European Law Monitor

Make your voice heard!

How Do I Lobby Effectively?

Effective lobbying at its most basic can be reduced to three simple rules:

  • know what you want to say
  • say it to the right people
  • deliver your message at the right time

The main aim should be to identify those issues which will have the most important impact on your organisation, to identify how they will impact on your organisation, and to explain this clearly to the legislators.

First and foremost, you need to be prepared, know your subject area and know exactly what it is you want to change. Establish your goals • do you want to seek a minor amendment to a proposal, or do you want to see a piece of legislation removed completely from the process?

If you can, reduce your message down to some very specific key points in the legislation. In general, once the proposal is past the policy making stage and has reached the European Parliament and Council for decision making, you are looking at influencing an existing proposal, rather than creating something new. What are the specific points of the Commission´s proposal which you wish to see modified, how and why?

Getting your message across does not have to be a long and complicated process. At the most basic level, a simple letter outlining your concerns sent to the appropriate person at the right time may be have the required impact.

In this case, bear in mind that others will not be as familiar with your area of work as you are. Many may never have had any direct experience of the issues you face. They need to understand clear arguments as to why the proposal will have an effect. Concrete examples and numbers will help get your message across.

Get to know the general atmosphere within which you will be working. Are you likely to face much opposition, and if so, who will be your main opponents ? Put your concerns into context and remember that any legislator in any country has to balance the views of many different organisations. If you know that your views will be directly opposed by other organisations, outline how you see the impact of other options.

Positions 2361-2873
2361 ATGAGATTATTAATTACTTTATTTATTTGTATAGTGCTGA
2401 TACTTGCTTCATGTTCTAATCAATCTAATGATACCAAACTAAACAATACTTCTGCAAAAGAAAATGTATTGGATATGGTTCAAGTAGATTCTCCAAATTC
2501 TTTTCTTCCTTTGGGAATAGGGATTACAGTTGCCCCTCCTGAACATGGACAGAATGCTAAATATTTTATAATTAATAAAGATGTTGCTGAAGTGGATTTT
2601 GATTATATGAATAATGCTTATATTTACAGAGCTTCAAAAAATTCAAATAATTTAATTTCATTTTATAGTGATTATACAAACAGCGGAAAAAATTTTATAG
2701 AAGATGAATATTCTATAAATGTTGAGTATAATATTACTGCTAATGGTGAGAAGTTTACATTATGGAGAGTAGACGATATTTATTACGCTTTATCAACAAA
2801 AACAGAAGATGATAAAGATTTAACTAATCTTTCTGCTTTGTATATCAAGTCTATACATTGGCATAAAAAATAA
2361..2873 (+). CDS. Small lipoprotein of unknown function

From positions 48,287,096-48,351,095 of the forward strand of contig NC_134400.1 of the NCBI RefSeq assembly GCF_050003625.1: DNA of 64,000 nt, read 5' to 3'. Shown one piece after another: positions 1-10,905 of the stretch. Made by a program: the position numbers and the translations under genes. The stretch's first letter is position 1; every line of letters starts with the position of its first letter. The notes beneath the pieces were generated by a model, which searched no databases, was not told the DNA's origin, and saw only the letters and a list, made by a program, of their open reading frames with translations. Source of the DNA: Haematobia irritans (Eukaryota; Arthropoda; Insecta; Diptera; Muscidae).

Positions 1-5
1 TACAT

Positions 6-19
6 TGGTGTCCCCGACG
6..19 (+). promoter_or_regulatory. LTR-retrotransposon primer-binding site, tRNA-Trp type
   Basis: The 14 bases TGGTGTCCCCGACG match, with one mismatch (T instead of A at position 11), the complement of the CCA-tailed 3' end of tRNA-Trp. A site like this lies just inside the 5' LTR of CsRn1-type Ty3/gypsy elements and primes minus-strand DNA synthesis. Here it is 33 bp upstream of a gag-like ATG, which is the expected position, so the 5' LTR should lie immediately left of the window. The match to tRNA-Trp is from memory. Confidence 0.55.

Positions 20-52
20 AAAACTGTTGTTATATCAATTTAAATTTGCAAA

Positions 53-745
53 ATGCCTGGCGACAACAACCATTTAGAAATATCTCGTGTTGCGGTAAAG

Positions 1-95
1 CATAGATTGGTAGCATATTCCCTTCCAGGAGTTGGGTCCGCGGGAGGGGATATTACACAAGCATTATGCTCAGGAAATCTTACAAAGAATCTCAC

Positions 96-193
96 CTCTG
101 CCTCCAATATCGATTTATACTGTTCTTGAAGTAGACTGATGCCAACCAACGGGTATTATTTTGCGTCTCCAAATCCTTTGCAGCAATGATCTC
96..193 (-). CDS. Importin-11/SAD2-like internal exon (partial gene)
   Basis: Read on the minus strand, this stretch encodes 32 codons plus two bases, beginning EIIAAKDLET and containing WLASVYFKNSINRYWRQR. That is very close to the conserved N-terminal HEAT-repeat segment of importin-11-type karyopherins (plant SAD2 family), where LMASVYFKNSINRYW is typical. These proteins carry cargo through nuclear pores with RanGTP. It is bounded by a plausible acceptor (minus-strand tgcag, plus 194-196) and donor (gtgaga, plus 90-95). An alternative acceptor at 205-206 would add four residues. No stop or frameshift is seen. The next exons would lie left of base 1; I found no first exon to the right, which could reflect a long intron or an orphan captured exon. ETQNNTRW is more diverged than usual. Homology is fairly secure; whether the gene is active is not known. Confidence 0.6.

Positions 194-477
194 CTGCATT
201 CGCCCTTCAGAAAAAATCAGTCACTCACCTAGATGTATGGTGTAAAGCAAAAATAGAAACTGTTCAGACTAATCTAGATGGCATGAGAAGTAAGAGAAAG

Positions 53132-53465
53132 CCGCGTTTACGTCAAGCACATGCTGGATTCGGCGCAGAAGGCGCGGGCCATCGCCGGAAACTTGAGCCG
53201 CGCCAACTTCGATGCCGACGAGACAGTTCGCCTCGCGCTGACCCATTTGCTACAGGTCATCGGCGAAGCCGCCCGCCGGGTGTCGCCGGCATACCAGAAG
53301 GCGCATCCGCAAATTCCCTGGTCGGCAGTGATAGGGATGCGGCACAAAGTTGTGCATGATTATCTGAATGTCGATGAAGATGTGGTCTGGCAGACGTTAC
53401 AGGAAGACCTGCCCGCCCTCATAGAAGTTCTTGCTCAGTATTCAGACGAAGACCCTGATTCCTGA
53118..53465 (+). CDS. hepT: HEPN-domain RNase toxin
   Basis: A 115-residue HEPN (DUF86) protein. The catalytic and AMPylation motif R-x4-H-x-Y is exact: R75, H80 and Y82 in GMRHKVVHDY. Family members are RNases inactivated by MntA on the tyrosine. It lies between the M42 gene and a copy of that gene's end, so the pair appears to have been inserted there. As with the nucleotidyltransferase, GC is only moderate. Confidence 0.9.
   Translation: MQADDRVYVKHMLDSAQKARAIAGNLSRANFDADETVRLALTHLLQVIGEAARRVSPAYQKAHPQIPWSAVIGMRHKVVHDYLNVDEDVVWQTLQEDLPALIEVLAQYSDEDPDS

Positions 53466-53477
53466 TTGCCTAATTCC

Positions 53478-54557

Working in coalitions is often a very effective approach. The coalitions may be formed of surprising components, don´t assume from the outset that you will always work with the same groups. Road safety issues may bring together the usual cycling groups, car safety groups and parents groups. However, you might also consider school associations, police groups, health groups concerned with children´s exercise levels or even other national associations concerned with child safety. By pushing safety issues up the policy agenda, you may be helping them to draw attention to their own concerns about safety. Think broadly about possible partners, but also weight up the ability and commitment of these organisations to contribute to your agenda.

Effective lobbying does not necessarily require huge resources and input. A well thought out campaign and clear messages can achieve just as much, if not more.

Renia Coghlan is a professional lobbyist with 10 years experience in lobbying and advocacy in EU affairs. She has been based in London, Brussels and Geneva.
For further information, you can contact her at